As a top-down stealth game, Serial Cleaner takes you through stage by stage where you must dispose of corpses, remove evidences, and clean up at least some of the bloody mess. This is far from a simple job though, as you must avoid any confrontation with the police and escape when the work is done. Bobby does not have many abilities at disposal, which is nice as this title is rather about you using the environments to your advantage. The only noteworthy skill Bob has, is that he can zoom out the camera and see everything that he has to avoid, his varied tasks, and if there are helpful objects in the area. By having the important elements colour coded, it makes it easy to take a quick look whenever you are safe from the cops and need to plan out a route.
Since the focus is on you using the environments to your benefits for finishing the jobs, there is a lot to take in for creating the best outcomes. Hiding spots that make enemies stop pursuing you, seeing both the fiends’ field of vision and how far the sound of your footsteps travel, helpful shortcuts, movable constructions, and sound creating objects to cause distractions, all are important aspects to be aware of. Everything you can do is shown to you progressively, so you are never overwhelmed with options, but the game expects you to use them cleverly once you have learned about their functionalities.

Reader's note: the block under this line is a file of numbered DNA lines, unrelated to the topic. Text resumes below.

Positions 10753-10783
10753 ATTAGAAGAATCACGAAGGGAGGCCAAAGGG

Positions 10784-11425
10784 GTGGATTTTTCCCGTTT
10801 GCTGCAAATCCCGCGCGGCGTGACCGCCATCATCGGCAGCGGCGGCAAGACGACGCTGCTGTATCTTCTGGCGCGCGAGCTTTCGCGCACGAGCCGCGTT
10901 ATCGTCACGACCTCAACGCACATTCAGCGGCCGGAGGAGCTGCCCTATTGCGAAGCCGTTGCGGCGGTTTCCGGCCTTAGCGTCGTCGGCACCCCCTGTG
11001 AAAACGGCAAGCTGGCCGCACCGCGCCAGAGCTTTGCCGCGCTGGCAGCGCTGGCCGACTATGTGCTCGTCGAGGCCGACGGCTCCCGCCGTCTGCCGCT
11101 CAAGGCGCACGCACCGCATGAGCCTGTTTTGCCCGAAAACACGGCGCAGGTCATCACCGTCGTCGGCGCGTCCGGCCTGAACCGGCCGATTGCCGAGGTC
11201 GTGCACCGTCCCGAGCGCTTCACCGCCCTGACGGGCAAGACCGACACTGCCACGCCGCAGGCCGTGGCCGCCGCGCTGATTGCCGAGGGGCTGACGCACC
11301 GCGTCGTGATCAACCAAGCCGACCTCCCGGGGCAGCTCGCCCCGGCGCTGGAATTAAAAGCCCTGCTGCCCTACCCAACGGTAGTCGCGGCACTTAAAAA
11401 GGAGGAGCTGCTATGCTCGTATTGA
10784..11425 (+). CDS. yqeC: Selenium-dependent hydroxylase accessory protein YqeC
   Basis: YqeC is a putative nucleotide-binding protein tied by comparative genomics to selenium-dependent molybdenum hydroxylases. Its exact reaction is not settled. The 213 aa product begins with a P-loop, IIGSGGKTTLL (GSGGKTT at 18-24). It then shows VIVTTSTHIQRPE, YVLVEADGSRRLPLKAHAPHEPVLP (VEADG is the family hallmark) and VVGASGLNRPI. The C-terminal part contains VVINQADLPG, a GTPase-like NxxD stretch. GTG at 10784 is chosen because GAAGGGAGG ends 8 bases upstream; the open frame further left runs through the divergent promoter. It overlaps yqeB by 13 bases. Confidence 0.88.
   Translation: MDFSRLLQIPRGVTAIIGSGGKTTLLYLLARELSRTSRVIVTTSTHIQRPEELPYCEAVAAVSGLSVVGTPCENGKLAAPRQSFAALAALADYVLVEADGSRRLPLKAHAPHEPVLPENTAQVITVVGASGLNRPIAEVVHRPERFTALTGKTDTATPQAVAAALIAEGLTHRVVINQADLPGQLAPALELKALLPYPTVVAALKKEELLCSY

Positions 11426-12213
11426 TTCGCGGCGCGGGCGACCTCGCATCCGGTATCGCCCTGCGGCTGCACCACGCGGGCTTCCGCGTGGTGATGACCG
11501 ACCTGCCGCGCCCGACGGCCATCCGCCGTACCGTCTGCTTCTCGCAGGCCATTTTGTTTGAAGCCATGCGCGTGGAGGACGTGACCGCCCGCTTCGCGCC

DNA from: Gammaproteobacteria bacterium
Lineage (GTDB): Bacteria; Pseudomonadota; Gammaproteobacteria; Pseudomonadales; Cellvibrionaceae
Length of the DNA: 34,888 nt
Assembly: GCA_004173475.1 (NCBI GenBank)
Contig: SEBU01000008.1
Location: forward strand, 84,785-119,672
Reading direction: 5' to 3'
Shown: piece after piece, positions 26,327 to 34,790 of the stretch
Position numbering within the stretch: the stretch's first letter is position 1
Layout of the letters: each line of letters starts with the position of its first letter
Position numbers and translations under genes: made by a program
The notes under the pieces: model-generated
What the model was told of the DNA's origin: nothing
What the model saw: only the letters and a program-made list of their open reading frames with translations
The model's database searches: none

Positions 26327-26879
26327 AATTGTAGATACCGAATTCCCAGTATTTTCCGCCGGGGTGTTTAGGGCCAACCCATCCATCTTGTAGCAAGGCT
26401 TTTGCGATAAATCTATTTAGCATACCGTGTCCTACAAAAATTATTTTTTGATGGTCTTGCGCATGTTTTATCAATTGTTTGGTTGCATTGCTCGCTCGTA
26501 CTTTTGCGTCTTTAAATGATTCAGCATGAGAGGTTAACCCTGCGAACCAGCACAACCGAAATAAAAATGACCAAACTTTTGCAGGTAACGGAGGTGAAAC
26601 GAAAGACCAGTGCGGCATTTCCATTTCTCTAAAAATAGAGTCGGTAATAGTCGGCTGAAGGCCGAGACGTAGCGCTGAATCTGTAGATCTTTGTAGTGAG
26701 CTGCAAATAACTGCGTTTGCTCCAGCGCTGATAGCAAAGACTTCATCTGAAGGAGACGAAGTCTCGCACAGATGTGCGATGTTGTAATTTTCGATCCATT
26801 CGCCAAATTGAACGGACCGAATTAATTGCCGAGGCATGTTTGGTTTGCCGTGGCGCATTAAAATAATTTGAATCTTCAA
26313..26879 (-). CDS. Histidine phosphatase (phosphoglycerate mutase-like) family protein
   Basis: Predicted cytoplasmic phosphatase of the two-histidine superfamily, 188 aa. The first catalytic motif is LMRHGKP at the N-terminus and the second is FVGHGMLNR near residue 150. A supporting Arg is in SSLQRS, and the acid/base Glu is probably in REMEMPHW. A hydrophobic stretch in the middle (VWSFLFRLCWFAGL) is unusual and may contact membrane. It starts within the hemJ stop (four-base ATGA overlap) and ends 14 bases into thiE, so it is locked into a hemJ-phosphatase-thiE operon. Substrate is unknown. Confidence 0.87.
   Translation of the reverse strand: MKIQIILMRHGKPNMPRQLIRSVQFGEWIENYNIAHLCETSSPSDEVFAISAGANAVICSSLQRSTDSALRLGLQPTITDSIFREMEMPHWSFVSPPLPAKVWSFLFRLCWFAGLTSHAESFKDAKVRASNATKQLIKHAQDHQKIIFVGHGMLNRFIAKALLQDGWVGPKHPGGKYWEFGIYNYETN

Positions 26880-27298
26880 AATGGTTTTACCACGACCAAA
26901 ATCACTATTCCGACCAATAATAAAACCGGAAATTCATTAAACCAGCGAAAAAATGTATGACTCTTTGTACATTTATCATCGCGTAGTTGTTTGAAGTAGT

This also extends to minor details that must eventually be taken into consideration. For example, evidences are easy to grab and store in your pockets, but they are often placed where cops will keep an eye on them. Corpses can be taken through shortcuts, but not in hiding spots, will make you walk slower, and create more sounds, making them difficult to bring to the disposal area. What is the loudest tool you have, is your polisher for cleaning up blood, which can be quite the nuisance. These and more small elements combined with the levels’ structures, makes it so you will always have to plan ahead and be careful. With how Serial Cleaner offers wonderful difficulty curve to make sure you understand every aspect to be mindful of, this is luckily no problem.